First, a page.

Pronunciation: fen oh PROE fen
600 mg, oval, orange, imprinted with M471
600 mg, oblong, orange, imprinted with 600, Z LOGO 4141
600 mg, oblong, orange, imprinted with M471
600 mg, oblong, yellow, imprinted with R317
What is the most important information I should know about fenoprofen?
Fenoprofen can increase your risk of fatal heart attack or stroke. Do not use this medicine just before or after heart bypass surgery (coronary artery bypass graft, or CABG). Fenoprofen may also cause stomach or intestinal bleeding, which can be fatal.
What is fenoprofen?
Fenoprofen is a nonsteroidal anti-inflammatory drug (NSAID) that is used to treat mild to moderate pain, osteoarthritis, or rheumatoid arthritis.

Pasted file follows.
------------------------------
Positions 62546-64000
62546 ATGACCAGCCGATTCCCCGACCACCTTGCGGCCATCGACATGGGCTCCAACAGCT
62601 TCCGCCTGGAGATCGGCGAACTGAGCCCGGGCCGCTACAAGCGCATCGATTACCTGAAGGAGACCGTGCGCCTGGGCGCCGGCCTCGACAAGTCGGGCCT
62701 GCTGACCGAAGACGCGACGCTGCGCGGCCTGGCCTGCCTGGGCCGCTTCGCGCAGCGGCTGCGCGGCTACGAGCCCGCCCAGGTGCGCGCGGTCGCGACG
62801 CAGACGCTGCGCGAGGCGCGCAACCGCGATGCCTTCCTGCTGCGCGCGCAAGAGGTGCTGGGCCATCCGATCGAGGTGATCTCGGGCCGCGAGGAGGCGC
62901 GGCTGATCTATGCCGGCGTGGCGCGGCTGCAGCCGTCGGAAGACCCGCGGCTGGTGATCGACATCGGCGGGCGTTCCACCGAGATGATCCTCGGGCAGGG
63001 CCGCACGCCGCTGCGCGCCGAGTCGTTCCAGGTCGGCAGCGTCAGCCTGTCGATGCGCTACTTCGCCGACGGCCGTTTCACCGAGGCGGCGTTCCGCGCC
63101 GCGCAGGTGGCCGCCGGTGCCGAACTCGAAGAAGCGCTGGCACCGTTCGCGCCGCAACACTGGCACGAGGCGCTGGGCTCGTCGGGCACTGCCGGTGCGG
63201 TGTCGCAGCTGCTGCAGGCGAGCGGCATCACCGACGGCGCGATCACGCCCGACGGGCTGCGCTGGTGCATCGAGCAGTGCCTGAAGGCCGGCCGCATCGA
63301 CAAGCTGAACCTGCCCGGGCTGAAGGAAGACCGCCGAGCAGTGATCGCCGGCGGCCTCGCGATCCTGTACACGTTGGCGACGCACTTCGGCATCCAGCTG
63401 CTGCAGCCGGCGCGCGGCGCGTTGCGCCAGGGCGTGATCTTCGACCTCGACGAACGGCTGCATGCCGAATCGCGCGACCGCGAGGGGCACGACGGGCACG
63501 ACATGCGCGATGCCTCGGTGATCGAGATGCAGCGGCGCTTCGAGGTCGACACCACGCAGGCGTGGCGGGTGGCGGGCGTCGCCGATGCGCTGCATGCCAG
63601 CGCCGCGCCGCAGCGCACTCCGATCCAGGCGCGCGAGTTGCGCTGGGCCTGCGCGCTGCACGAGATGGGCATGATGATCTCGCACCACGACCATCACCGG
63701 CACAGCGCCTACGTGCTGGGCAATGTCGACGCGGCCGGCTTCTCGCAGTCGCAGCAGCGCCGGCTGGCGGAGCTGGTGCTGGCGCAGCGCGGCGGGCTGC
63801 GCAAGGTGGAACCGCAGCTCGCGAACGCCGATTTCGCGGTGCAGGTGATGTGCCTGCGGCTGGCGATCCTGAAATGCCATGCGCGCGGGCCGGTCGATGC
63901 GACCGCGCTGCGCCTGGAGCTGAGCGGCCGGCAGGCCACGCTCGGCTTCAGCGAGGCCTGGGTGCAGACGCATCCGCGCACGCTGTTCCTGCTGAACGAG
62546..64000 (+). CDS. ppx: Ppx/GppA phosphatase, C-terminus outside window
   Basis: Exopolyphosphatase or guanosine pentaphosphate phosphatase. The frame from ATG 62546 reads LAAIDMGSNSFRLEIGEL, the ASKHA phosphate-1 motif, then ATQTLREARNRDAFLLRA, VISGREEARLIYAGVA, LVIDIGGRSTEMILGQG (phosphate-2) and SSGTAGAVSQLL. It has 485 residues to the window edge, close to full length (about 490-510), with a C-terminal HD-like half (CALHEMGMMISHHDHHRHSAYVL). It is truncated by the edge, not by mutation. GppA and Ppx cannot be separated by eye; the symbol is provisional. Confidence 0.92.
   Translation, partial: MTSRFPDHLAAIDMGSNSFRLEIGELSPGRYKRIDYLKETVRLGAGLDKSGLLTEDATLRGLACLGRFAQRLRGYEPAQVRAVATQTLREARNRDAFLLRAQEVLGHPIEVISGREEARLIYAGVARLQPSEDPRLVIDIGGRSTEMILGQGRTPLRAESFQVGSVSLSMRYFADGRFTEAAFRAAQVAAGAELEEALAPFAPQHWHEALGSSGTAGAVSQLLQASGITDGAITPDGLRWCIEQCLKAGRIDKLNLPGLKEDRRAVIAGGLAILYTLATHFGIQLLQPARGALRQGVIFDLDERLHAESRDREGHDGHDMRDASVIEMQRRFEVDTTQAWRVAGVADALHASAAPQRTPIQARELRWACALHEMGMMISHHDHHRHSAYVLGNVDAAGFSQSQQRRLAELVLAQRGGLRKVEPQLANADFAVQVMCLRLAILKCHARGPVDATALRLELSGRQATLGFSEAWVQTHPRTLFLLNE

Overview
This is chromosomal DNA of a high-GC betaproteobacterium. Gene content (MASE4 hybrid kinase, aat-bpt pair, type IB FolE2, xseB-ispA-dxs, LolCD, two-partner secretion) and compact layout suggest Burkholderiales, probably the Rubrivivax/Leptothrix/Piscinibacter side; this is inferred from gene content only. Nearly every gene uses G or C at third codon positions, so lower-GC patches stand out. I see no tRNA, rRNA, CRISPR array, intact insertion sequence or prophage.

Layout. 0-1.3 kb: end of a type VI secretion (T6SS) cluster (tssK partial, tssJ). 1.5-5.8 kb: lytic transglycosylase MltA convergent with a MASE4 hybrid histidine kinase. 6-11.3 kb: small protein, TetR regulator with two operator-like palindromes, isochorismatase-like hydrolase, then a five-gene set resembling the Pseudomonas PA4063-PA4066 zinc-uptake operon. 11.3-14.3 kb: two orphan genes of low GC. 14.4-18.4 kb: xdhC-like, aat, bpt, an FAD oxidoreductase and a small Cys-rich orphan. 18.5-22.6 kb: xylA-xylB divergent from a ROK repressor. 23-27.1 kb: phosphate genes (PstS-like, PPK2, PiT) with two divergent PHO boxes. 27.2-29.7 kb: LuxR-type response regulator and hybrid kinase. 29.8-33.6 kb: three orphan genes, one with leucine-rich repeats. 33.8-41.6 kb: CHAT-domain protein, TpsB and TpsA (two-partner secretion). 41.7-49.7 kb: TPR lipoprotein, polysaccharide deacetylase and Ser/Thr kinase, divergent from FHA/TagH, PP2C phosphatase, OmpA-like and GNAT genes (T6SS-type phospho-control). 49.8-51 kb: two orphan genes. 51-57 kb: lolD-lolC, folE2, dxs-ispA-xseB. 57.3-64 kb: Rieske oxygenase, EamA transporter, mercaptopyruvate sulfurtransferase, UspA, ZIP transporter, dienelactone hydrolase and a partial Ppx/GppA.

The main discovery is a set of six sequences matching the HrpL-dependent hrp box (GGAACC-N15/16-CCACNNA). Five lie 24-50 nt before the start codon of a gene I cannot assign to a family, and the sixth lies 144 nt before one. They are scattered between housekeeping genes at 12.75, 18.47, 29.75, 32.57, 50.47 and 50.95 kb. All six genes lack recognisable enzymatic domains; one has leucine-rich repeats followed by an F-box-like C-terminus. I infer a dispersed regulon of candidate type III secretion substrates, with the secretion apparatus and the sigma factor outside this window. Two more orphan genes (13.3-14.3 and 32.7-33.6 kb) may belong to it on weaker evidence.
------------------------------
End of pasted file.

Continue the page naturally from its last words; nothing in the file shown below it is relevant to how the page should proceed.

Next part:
Fenoprofen may also be used for purposes not listed in this medication guide.
What should I discuss with my healthcare provider before taking fenoprofen?
Fenoprofen can increase your risk of fatal heart attack or stroke, even if you don't have any risk factors. Do not use this medicine just before or after heart bypass surgery (coronary artery bypass graft, or CABG).
Fenoprofen may also cause stomach or intestinal bleeding, which can be fatal. These conditions can occur without warning while you are using fenoprofen, especially in older adults.
You should not use fenoprofen if you are allergic to it, or if you have ever had an asthma attack or severe allergic reaction after taking aspirin or an NSAID.
Tell your doctor if you have ever had:
- heart disease, high blood pressure, high cholesterol, diabetes, or if you smoke;